Wednesday, 25 February 2009

Seafaring fantasy #2: The Black Ship

The Inland Sea of Crosspointe, the setting for Diana Pharaoh Francis' novel The Black Ship, is smaller, and more thoroughly mapped out, than the vast oceans of Bas-Lag, but no less deadly. Outside the Pale, a magical harbour, there are animal, meterological and metaphysical hazards, not to mention the shore-hugging ships of hostile nations. Freak currents and tides throw vicious depth-dwelling creatures to the surface, and the sea contains sylveth, a mercurial substance that turns all it touches into undead spawn. Sailing requires more than good seamanship and depends on the relationship between Captain and Pilot, the latter extending his or her extra-sensory perception with the aid of a magic compass.

The nature of luck is a theme running throughout the book, which opens with a shot across the bows of classic tragedy. In the face of all the danger it is unsurprising that, as on Earth, Crosspointe's sailors have grown superstitious. The protagonist, cat-loving whistler Pilot Sylbrac is a rarity of Crosspointe - a character who tempts fate openly. Sylbrac is however not much of a people person, and the Ketirvan, a sort of Pilot's AGM leaves him isolated and cast out without a ship assignation - worse, he is pressganged aboard an unregistered vessel, the Black Ship of the title in more than one sense. It turns out that bringing a cat aboard is nothing compared to the juxtaposition of other supposedly unlucky portents for the voyage. However the story takes apart the very meaning of luck - after all, is it unlucky or lucky to have survived three consecutive shipwrecks?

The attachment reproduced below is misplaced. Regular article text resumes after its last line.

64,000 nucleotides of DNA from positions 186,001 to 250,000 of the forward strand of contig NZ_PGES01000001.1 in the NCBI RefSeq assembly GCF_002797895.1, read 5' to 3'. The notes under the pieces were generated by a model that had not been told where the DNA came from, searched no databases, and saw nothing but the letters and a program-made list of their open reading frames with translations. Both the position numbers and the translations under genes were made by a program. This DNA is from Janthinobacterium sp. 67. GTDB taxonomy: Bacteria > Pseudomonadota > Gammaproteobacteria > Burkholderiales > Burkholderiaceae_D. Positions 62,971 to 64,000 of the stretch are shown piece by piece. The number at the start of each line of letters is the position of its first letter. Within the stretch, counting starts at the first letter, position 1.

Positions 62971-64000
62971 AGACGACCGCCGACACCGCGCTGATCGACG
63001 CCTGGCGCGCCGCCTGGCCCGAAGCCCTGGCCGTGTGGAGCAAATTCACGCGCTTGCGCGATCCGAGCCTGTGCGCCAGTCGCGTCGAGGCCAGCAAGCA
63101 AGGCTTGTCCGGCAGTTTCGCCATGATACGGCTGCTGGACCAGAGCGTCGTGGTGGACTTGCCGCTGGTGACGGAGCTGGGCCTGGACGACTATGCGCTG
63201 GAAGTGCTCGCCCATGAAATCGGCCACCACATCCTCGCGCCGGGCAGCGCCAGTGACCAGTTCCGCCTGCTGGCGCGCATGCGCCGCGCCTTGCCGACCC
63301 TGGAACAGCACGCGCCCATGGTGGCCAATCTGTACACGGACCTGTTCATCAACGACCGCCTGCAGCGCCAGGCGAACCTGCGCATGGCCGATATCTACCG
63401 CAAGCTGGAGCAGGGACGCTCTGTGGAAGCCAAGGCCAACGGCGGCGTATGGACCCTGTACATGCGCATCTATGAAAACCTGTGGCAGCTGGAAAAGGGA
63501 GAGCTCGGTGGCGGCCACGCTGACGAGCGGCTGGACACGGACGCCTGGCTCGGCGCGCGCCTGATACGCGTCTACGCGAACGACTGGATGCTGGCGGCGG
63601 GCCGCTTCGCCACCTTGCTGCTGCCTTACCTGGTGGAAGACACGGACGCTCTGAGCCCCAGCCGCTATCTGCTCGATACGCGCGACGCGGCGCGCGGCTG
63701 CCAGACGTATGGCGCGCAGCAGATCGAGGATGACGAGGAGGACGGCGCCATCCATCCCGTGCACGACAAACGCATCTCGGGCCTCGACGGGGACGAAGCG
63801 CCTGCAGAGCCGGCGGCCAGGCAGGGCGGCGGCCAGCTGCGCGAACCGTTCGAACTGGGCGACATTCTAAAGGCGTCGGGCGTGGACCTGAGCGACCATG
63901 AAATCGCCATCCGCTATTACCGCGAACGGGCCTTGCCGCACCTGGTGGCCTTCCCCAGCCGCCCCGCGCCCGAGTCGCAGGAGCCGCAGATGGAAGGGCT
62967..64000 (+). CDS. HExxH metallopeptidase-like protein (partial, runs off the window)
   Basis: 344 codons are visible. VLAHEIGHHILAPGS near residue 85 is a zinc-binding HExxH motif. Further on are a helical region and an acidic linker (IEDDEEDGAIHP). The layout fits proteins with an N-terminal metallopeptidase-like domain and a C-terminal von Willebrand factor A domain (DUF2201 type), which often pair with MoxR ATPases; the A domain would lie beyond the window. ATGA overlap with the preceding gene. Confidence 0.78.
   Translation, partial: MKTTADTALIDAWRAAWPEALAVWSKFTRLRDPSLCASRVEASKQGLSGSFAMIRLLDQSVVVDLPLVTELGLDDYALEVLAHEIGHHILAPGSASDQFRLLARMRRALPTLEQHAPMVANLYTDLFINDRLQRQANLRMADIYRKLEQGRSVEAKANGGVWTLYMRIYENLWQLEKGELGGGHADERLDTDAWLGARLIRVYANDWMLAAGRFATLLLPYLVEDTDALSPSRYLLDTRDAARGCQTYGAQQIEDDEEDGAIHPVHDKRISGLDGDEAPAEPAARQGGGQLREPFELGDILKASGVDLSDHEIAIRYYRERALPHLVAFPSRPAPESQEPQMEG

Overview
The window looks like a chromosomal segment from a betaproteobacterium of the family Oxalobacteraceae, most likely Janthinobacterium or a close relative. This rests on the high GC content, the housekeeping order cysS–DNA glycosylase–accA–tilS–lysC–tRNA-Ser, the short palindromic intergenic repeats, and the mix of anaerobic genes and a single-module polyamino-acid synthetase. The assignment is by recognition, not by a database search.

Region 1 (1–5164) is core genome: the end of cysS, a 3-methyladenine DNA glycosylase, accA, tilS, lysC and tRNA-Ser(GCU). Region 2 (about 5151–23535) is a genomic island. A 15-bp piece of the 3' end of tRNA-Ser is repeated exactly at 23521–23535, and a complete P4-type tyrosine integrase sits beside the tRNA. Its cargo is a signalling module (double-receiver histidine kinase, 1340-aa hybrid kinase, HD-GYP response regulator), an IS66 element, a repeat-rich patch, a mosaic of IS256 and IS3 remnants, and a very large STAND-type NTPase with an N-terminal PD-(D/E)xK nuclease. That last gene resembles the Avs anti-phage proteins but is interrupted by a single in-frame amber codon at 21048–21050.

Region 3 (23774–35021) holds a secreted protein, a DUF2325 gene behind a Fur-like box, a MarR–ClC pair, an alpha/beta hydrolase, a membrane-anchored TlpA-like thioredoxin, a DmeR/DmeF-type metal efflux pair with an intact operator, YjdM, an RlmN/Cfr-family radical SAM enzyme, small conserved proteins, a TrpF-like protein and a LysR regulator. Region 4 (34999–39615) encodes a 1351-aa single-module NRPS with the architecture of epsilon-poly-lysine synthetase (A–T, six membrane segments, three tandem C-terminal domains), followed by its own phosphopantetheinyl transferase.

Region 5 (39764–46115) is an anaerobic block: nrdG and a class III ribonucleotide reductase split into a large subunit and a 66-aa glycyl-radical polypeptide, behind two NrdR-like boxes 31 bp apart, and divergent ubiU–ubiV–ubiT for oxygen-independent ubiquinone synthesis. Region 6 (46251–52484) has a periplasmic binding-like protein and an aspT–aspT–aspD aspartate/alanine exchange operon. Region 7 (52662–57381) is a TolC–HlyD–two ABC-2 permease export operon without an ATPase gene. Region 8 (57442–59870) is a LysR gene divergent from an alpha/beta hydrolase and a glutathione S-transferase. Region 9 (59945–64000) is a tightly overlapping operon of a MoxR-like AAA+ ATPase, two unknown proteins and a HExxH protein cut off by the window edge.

Embracing his fate, so to speak, Sylbrac takes on a new identity - Thorn - and starts afresh to offend his shipmates by challenging their superstitions even while he seeks to disprove their negative views of him. Pilots in general are a proud, aloof and inhumane lot but Thorn has an unfair advantage in that he was a common sailor before becoming Pilot. Thorn, and for that matter Captain Plusby and the crew, develop tangibly and satisfactorily as the novel progresses. The relationship between cat Fitch and the crew is a barometer for the crew's progress as they grow first to accept and trust Thorn then to overcome their fears. There's a lot about identity too - Thorn has lived many lives and of course cannot really leave his past identities behind him; while many other characters are formed, reshaped or motivated by their losses or traumas.

All this takes place in a setting that combines flights of fantasy with very well-researched Age of Sail detail - the vocabulary, mechanics and superstitions of sailing have a strong sense of authenticity. The book opens slowly - the voyage doesn't really get underway for a good ten chapters, and unlike The Scar, The Black Ship doesn't throw up new creatures or fantasies with every page-turn, but there's still a great deal of exciting action, intelligent human drama and plenty of twists and revelations.

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